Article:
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Political diary 308

Publication Date : 20-07-2014


Will the BJP (Bharatiya Janata Party) add one more state to its kitty by forming the government in Delhi?

Capital watchers are speculating after Delhi unit president Satish Upadhyay recently affirmed that the party would consider the formation of a government if Lieutenant Governor Najab Jung invites it.

Since then hectic political activities are going on in the capital. The president's rule ends in August and can be extended for another six months. It was imposed on February 17 after the fall of the Arvind Kejriwal government on the Jan Lokpal bill.

There are three options before the BJP. The first is to form the government – either by poaching on other parties or stake claim for a minority government. The second is to go for assembly polls, which could be held along with Maharashtra, Jharkhand and Haryana. The third is to extend President’s rule for another six months buying time.

The BJP leadership is unable to decide which way to go and is looking to Prime Minister Modi to decide. The BJP high command is presently assessing the pros and cons of such a step even as the local BJP unit is getting restive putting pressure on its leadership to stake claim.

A group within the party led by Health minister Harshvardhan holds the view that the party should not attempt to form the government using unfair means.

Not much has changed in the past few months since the BJP fell four seats short of a simple majority and had refused to form government in December last year. They also think that it will damage the image of Prime Minister Modi. Going for fresh elections and coming back with a bang riding on the Modi magic would be a better choice according to them.

However, there is resistance to face elections so soon as most legislators are not keen for various reasons. Had the party formed the government soon after its massive Lok Sabha victory it would have been different but now facing voters after a poor monsoon, which will inevitably drive up inflation, is a scary prospect.

The petrol price hike and the rising prices and rail fare hike have made the people of Delhi disenchanted with the Modi government. The electricity charges are also threatening to go up. Resistance could also stem from the close contests seen last time as some of the MLAs won with just about 5000-vote margins. One thing that binds all MLAs except perhaps the Aam Admi Party is that no legislator wants to face another elections so soon.

How can the BJP mobilise the magic number except by poaching on other parties? The anti-defection laws have become sharper after amendments in 2003. The BJP needs two thirds of AAP or Congress to get around the law. BJP’s number came down to 28 in the House in May after three of its legislators Harsh Vardhan, Ramesh Bidhuri and Pervesh Verma were elected to Lok Sabha. With their resignation the strength of the Assembly also went down to 67. The NDA has 29 members, AAP 27, Congress eight and Independents three.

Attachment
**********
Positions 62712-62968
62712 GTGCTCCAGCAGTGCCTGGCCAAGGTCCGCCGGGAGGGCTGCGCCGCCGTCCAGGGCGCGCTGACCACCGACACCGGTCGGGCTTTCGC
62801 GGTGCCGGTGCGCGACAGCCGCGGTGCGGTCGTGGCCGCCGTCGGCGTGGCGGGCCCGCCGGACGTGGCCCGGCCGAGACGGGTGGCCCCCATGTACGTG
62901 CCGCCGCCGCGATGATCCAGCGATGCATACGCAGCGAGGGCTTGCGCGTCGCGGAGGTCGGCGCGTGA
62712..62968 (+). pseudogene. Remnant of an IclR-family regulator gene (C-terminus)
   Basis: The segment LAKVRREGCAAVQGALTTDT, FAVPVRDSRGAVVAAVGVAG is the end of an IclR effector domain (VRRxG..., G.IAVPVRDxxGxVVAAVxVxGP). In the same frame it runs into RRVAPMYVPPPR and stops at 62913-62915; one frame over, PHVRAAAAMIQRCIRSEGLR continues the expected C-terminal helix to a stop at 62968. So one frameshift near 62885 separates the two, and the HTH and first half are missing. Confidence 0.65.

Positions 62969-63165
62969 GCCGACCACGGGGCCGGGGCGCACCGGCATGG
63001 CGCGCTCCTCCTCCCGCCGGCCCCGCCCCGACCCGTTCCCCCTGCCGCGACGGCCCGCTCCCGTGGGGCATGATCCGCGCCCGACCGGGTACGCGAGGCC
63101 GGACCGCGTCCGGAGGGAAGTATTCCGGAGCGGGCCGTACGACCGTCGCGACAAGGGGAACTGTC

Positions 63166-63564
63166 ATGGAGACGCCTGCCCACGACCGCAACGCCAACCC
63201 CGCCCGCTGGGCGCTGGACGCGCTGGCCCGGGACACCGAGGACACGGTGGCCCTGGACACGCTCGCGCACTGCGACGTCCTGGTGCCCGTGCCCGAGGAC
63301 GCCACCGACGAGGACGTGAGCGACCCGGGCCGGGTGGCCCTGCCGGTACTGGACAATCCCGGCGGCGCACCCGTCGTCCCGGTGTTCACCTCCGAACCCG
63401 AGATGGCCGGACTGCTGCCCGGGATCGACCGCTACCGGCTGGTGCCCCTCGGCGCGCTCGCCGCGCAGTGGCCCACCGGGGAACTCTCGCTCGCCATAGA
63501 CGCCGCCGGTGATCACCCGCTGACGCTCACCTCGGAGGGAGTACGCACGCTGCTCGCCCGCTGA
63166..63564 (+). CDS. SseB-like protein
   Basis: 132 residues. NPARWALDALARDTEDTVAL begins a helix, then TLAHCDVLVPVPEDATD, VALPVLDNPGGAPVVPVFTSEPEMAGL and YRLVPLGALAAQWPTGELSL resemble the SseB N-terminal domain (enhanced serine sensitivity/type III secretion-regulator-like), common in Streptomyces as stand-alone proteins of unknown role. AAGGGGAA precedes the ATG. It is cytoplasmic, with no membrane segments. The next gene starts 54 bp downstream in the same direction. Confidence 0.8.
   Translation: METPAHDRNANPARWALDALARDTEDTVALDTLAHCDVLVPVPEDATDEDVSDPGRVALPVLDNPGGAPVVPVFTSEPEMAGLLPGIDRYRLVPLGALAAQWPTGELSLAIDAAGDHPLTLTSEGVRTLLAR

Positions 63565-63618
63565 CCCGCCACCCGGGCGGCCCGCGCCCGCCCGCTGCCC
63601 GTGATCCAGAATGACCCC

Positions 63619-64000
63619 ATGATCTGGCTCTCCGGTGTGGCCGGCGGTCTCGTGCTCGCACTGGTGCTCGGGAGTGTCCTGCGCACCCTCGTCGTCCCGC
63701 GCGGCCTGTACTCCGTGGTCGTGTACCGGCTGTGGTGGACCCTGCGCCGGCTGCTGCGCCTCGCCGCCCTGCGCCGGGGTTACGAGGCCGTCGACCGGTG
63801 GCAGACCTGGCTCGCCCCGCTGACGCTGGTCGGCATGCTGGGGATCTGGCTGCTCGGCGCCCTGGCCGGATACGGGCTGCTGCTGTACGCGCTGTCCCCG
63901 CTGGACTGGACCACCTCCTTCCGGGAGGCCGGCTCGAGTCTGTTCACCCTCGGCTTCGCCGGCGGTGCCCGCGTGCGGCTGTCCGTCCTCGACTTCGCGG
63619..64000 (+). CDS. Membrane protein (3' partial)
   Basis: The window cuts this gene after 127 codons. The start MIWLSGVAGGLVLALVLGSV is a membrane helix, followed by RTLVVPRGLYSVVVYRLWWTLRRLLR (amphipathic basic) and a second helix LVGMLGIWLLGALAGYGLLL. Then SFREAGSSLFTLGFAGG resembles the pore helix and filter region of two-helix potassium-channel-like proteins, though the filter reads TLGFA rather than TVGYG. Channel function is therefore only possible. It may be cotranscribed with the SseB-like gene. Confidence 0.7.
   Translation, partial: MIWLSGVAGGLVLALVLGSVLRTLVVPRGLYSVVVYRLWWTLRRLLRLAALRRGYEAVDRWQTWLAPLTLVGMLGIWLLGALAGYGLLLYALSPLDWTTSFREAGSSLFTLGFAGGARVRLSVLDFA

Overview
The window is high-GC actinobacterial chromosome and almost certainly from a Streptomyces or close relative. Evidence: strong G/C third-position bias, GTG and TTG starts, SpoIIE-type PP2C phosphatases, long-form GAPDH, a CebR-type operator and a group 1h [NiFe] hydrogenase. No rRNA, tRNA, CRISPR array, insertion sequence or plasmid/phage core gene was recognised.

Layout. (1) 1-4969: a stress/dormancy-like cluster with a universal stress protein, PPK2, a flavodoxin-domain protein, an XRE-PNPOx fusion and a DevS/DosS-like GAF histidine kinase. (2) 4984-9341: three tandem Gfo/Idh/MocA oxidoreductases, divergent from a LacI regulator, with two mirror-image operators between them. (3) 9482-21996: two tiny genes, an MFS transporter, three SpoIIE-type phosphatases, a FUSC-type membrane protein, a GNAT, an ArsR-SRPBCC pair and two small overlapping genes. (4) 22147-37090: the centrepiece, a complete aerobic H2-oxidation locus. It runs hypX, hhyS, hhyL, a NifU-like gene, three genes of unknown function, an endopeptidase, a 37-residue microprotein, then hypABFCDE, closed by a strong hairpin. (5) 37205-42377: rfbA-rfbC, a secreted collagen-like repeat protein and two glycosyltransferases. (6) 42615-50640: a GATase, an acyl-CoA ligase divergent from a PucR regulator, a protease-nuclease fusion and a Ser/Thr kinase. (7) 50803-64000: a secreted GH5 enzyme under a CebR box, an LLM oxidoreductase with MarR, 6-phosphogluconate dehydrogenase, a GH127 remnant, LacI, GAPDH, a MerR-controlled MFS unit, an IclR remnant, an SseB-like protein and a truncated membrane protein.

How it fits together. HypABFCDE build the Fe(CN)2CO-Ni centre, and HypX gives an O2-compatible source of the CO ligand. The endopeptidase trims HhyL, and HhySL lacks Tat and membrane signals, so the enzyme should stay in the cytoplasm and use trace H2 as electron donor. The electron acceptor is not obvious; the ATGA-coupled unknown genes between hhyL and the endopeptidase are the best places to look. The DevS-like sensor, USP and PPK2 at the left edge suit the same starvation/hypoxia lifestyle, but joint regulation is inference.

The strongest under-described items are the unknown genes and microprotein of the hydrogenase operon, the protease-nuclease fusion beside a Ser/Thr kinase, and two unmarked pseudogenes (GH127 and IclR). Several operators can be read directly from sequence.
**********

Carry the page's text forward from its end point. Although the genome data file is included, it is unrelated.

The Congress is trying to keep its flock together but reports are appearing that the BJP may be able to break the party with the help of its ally the Akali Dal. With the Congress demoralised after the rout not only in Delhi but also in the Lok Sabha polls, the party is finding it difficult to manage its legislators. If elections are held soon it may be completely wiped out from Delhi.

The AAP, which stormed the Delhi political scene with a bang and formed the government which survived just for 49 days, has lost its credibility and sheen. Many did not like chief minister Arvind Kejriwal quitting so soon, which is why the AAP fared poorly in the Lok Sabha polls. There are rumblings within the party about the style of functioning of Kerjirwal.

The AAP with its ambitious project to contest 400 seats and winning only four in the Lok Sabha polls is yet another disappointment to the party workers. Despite all these Kerjiwal is hoping to win back the confidence of the people of Delhi benefiting from the mistakes of other parties including the BJP.

In such a scenario, the best option for all the parties should be to face a fresh poll even if they fear that they may not get even the existing number of seats. In a democracy, horse trading should stop at some time or the other and if the BJP somehow forms the government by poaching it will not send a good signal for Modi who has been talking about clean politics.

Already, Delhi has experienced President’s rule for six months. When the Lt. Governor explores yet another possibility of installing a popular government, the BJP should set the example. Soon after the Lok Sabha polls there was talk of the BJP forming the government in Bihar but this was foiled when the RJD came to the rescue of the JD (U) and Nitish Kumar bowing out.

So these calculations went awry. The next was Uttarakhand but here too the government did not fall. Now it is the turn of Delhi and the dilemma is quite serious.

The budget for the capital presented in Parliament this week gives an indication that the BJP might opt for polls, as it is a populist budget with an eye on polls. It has no new taxes and promised more night shelters, hospitals, sewage treatment plants and Renuka dam.

Delhi deserves a good and clean government and only fresh polls might provide that. The BJP should resist the temptation of forming a hotch -potch government and opt for fresh polls.



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